At Native Forest Nursery we grow bare root seedlings and #3 container trees. Our container trees are grown in a #3 air pruned pot. This root making container eliminates nearly all potential for root wrapping. This allows for an excellent root structure and delivers an extremely healthy tree. The bare root seedlings at our nursery are grown in a sandy loam soil with high organic matter content, which provides an extremely healthy environment for our seedlings. Our bare root liners and seedlings are hand lifted, packaged, and kept in cold storage until you are ready to plant. Conservation uses for our products include reclamation, mitigation, reforestation, restoration, wildlife habitat improvement and wetland uses. Horticultural uses for our products include field liners, container liners, landscape plantings, budding stock, grafting stock and ornamental uses.
|Latin Name:||Viburnum lentago|
|Fall Foliage:||Green-yellow to red-purple|
|Shape:||Spreading to rounded|
|Sun:||Full sun to part shade|
|Zone:||Zone 2 to Zone 8|
|Size:||14 to 16 feet|
|Spread:||12 to 6 feet|
|Care:||Medium, well drained soil|
Otherwise known as “Sheepberry”, “Sweet Viburnum”, or “Wild Raisin”, the Nannyberry is an understory shrub that is both expedient and enticing in landscape plantings, effortlessly serving as a lovely hedge, windbreaker, shrub border, or tall barrier. It has an understated beauty, producing lovely seasonal flowers, sweet fruits, and multicolored autumn foliage.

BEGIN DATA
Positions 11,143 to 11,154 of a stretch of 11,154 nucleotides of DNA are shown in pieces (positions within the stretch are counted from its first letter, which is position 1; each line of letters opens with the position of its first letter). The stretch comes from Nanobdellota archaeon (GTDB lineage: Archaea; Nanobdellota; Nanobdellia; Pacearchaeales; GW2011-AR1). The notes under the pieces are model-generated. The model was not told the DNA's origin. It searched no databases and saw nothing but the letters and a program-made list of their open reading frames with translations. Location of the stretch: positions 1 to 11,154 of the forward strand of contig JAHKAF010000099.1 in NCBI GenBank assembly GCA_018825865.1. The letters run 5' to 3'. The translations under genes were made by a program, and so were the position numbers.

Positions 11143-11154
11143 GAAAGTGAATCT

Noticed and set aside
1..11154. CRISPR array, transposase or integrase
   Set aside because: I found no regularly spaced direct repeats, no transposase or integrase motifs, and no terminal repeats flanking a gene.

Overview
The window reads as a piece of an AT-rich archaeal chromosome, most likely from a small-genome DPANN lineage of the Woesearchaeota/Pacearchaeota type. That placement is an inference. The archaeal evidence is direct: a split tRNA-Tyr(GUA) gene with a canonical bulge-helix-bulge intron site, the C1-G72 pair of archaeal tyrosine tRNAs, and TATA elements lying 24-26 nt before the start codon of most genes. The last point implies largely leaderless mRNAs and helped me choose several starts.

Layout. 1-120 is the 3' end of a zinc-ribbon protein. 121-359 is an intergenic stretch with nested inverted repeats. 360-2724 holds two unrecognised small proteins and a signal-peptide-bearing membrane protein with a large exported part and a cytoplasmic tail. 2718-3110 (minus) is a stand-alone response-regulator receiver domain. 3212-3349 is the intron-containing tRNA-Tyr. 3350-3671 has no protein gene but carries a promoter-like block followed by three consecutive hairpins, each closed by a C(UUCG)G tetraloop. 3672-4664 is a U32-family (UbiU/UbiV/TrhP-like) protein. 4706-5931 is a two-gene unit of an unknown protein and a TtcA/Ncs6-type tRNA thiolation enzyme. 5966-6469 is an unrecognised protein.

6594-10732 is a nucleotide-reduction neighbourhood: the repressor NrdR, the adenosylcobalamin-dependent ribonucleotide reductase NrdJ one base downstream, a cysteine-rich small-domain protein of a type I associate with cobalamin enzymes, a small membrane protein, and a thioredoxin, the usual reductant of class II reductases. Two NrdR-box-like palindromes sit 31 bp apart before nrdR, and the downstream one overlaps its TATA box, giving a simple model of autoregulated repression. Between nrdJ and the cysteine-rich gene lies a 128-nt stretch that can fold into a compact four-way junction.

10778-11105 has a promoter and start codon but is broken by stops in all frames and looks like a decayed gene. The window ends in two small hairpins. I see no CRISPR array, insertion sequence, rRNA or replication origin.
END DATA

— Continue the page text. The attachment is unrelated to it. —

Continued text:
Native to northeastern and Midwestern North America, Viburnum Lentago is one of the largest of the viburnums in the Adoxaceae family. The Nannyberry thrives in wet soils often situated at forest outskirts, but can also be frequently spotted along roadsides or near fence borders. The species is lauded for its colorful foliage, abundant and beautiful blossoms, adaptable nature, and its relatively small structure and compact habit (despite its suckering tendencies). Unlike most other viburnums, the Nannyberry’s fruit is edible and sweetly juicy.
A mature Nannyberry’s rounded crown can usually reach a modest height of 14-16 ft., and the shrub is typically half as wide as it is tall. Its structure is multi-stemmed, expansive, and rather gangly. The Nannyberry’s leaves are ovate, glossy, and dark green, with variable autumn foliage ranging from muted yellow-green hues to majestic reddish-purple shades. The plant’s May flowers appear as tiny odorless white blossoms which are gracefully clustered in flat-topped cymes, and which provide a truly refreshing splash of color against the tree’s dark leaves and darker brownish-black bark. These blossoms give way to the Nannyberry’s inky-blue berries, that may be eaten raw and are often used for jellies and jams. The plant’s name stems from the fact that these berries are allegedly a great favorite among nanny goats (interestingly, much more so than for billy goats).
With a resilient 2-8 hardiness zone rating, the Nannyberry thrives in a wide variety of environments but is suited best to medium, well-drained soils and should be situated beneath full sun to partial shade. Its intricately fibrous root system helps prevent soil erosion, especially in a wetland habitat. The Nannyberry further serves as a very crowd-pleasing food source for many types of wildlife, as its flowers and berries attract birds, butterflies, goats, and a plethora of other animals.